Lagardère Reports Publishing Revenues Up, eBook Revenues Down

Lagardère Reports Publishing Revenues Up, eBook Revenues Down Publishing Lagardère reported excellent growth  today in its publishing division in the first 9 months of its fiscal year.

Total revenues for the period for the US, UK, France, and other divisions totaled 1.58 billion euros, up 7.4% from last year (1.47 billion euros). Revenues for the quarter were also up 7.8% (564 million vs 604 million). Lagardère attributed the improvements to acquisitions of Quercus and Nicholas Brealey in the UK, and a positive foreign exchange effect.

The press release also mentions that there were "good sales performances in France (+2.1%) in General Literature and in Spain (+5.4%) in Education" in the nine month period, and a decline in revenues at Hachette US (-6.6%).

Hachette's US revenues were also down 4.2% for the quarter, which means they had worst sales this year than during the nasty contract fight with Amazon last year.

Furthermore, the bad news extends to digital revenues. Lagardère's ebook revenues declined in the third quarter of 2015 from 8.9% to 7.9%. That is an actual decline of around 2.2 million euros (50.2 million vs 48 million).

eBook revenues also declined in the first nine months of the year from 10.4% to 9.6%. Again, that is an actual decline of around 3.4 million euros (151.2 million vs 154.6 million).

Lagardère's didn't break out publishing or ebook revenues for specific countries, but they did note that the "digital transition remains limited to English-speaking countries and to the General Literature segment", meaning that Lagardère's ebook sales in France, Spain, and other markets remain negligible.

  • in the United States, where the e-book market is declining (confirming the slowdown seen since 2014), e-books accounted for 24% of Trade(5) sales, versus 28% at the end of September 2014;
  • in the United Kingdom, where the e-book market has been broadly flat since the start of the year, e-books represented 30% of Adult Trade(6) sales versus 34% at end-September 2014, reflecting primarily the rise in VAT.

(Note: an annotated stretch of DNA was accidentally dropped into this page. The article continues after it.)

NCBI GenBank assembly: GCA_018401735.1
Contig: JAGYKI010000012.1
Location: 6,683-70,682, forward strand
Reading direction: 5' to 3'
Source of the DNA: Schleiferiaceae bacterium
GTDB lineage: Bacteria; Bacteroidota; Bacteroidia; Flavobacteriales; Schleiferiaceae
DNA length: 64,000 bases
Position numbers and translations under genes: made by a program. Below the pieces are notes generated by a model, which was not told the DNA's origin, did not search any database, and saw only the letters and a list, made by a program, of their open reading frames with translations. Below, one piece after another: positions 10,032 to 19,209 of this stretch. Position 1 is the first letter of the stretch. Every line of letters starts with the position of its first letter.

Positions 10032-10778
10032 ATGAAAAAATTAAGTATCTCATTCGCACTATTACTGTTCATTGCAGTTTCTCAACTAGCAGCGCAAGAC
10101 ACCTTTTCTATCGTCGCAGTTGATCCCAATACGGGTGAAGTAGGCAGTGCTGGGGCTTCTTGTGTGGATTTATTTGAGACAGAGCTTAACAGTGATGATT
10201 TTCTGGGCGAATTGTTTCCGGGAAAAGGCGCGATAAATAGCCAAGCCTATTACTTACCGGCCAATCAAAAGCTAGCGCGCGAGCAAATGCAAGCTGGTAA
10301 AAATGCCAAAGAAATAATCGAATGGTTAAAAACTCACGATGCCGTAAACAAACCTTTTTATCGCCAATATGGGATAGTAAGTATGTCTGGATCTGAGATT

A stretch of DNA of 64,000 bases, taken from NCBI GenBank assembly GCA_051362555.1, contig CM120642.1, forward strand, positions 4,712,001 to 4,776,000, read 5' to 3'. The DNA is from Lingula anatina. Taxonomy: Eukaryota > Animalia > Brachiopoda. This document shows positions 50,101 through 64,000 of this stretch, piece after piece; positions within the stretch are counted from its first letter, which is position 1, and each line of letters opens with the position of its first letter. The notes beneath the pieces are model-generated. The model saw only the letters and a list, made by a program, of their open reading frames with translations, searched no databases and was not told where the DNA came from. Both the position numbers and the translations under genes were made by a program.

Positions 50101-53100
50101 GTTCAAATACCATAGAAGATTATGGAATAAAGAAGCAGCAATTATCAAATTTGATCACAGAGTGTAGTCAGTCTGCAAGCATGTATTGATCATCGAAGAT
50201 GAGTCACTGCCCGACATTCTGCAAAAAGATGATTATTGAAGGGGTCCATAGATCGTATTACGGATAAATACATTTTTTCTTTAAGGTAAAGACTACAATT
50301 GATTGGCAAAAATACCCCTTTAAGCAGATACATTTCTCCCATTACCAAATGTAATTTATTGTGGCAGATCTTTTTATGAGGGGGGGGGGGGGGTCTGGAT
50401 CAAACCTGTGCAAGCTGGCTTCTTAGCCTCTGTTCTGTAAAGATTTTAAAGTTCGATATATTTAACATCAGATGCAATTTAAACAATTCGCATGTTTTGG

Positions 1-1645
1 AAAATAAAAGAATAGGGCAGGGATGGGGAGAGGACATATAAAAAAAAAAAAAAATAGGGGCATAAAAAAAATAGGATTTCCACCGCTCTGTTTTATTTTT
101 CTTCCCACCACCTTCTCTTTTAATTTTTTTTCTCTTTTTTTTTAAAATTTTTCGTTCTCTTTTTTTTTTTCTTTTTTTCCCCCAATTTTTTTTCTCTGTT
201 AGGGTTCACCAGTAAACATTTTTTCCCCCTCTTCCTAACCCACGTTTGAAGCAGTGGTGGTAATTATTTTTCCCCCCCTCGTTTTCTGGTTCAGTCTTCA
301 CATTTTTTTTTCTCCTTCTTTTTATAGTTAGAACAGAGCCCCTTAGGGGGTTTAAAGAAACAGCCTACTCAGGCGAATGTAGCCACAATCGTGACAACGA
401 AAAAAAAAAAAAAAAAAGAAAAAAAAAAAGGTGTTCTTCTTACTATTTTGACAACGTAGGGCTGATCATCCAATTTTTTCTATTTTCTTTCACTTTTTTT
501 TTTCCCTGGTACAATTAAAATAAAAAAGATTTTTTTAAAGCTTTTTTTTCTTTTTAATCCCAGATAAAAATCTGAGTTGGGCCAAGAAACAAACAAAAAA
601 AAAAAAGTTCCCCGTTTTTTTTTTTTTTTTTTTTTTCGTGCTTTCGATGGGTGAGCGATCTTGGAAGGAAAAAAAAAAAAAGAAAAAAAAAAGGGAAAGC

So basically we're not buying as many ebooks from Hachette as we used to, or books for that matter (in the US, anyway). On the plus side, Lagardère is selling more paper books in other markets.

image by ActuaLitté

Nate Hoffelder

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Nate Hoffelder is the founder and editor of The Digital Reader: He's here to chew bubble gum and fix broken websites, and he is all out of bubble gum. He has been blogging about indie authors since 2010 while learning new tech skills at the drop of a hat. He fixes author sites, and shares what he learns on The Digital Reader's blog. In his spare time, he fosters dogs for A Forever Home, a local rescue group.

5 Comments

  1. fjtorres10 November, 2015

    Don’t forget, by reporting in Euros they can take advantage of changing currency exchange rates. With the euro falling significantly against the dollar (well into double digit territory) declining gross sales in the US can be spun as growth in euros.
    That 7% growth likely represents a solid 10% or higher decline in dollar sales.

    Reply
  2. Steve H10 November, 2015

    With the increased agency prices a small decrease in sales dollars translates to a large drop in sales units. Decreased market share…expect to hear that sales have improved for independents.

    Reply
  3. fjtorres10 November, 2015

    I checked the currency rates at Oanda and from Nov 11 2014 to nov 11 2015 the Dollar has appreciated 17% over the Euro (the pound has also appreciarted a similar amount) so if Hachette had stayed flat in US and UK sales they would be reporting a 17% boost in Euro revenue.
    A mere 7% means a big drop in the US and probably the UK, too.

    Gotta love those Agency deals.

    Reply
  4. Fbone10 November, 2015

    If you start from March, the dollar has weakened 5% against the Euro.

    Reply
  5. fjtorres11 November, 2015

    They are reporting year over year numbers.
    That’s why I went back to last november.
    (But yes, the central bank is trying to prop up the Euro.)

    Reply

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